Hard to get out of bed in the morning? Has joy all but disappeared from your life? Still battling the same problems and worries you were 5 – 10 years ago? These are all signs we have stopped growing. So how does this happen?

It’s been said that aging is inevitable but growth aka maturity is optional. Personal growth is a choice. It takes intention and action. Growth doesn’t happen on its own. It happens when we take intentional steps to learn. When we grow we feel more alive, invigorated, and motivated. We look forward to each new day with enthusiasm and passion. We’re not held back by our problems. Joy pours out of us like syrup onto pancakes. Our energy level soars.

Many times it takes a crisis, a setback, or a big mistake to push us into growing and maturing. As I say in my book, “The Power of Faith”, rather than viewing difficulties as obstacles, try to view them as opportunities to grow. Life is a huge university and the trials we encounter are vehicles designed to move us forward into our destiny. As John Maxwell says in his book “How Successful People Win”, there are two basic reasons for our trials: 1) ignorance and 2) stupidity. Either we didn’t know better or we knew better and failed to act properly.

We all go through tough times. I would venture to say without tough times, we would grow very little, if at all. The tough times show us what we are made of and what needs to change. Most people resist change because they get cozy with the status quo. Like the fruit on my counter, if we stay in the same place long enough eventually we will rot. We were made for more. Here’s an example.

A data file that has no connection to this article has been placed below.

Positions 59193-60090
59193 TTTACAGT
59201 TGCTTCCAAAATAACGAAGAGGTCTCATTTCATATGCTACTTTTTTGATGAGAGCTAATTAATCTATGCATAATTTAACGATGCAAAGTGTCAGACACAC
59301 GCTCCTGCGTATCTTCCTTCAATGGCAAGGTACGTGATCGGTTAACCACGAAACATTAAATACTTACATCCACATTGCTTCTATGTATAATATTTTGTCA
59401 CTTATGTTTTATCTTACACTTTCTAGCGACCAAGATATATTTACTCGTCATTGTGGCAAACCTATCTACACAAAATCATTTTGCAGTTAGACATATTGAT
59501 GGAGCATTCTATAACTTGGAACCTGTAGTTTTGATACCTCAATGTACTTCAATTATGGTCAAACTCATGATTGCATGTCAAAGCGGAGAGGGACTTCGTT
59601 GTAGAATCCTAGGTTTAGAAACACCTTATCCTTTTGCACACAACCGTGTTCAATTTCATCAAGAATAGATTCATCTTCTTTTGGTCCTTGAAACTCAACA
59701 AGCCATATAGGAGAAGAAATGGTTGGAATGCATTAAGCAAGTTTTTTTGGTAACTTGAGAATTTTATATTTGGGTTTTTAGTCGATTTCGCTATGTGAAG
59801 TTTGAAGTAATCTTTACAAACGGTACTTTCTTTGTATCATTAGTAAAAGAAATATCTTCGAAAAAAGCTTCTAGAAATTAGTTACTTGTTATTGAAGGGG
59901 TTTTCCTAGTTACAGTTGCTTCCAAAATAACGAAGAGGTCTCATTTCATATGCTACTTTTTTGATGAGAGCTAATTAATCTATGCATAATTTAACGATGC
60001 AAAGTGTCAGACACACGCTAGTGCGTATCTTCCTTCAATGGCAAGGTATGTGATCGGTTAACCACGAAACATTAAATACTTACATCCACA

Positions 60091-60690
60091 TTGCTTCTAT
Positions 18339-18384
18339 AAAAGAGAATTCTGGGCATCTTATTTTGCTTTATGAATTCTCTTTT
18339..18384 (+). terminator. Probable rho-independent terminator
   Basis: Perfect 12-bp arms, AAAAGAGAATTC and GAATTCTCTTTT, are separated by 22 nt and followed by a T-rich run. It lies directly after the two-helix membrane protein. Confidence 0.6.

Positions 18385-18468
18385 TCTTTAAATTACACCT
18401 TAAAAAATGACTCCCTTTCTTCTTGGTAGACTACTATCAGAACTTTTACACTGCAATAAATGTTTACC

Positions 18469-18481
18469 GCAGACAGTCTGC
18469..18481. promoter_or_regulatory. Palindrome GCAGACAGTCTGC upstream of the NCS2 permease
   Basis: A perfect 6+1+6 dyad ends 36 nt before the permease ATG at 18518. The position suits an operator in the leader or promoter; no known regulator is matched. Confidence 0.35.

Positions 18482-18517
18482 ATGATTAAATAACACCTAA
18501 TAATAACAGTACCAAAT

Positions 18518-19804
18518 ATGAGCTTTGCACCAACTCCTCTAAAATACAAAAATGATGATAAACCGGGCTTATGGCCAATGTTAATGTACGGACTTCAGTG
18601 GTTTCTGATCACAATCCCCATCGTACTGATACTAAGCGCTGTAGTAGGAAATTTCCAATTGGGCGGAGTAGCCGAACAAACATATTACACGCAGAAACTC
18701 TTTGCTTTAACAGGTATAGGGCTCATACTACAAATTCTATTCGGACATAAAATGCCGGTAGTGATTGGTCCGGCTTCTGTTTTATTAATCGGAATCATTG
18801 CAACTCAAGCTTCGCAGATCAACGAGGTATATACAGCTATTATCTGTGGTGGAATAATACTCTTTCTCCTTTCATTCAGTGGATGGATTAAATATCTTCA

We all know people who are divorced. I am one of them. Divorce is ugly and painful and leaves us with deep wounds that take time to heal. We have three choices: we can either learn and grow from the pain; we can turn angry, bitter, and resentful, or we live in denial and pretend we are the innocent victim. Only the first is a healthy response. No matter how awful the other party may have been, we always have our part to play and our lessons to learn.

I learned more about who I am and how my past and my parents influenced me. When I had serious health issues, I realized I needed to make changes in my diet and my thinking patterns. We are, after all, body mind, and spirit. When one part of us is hurting, the other parts hurt as well. As author Wayne Dyer says, there is a spiritual solution to every problem and I agree. Our souls are trying to go to the next level.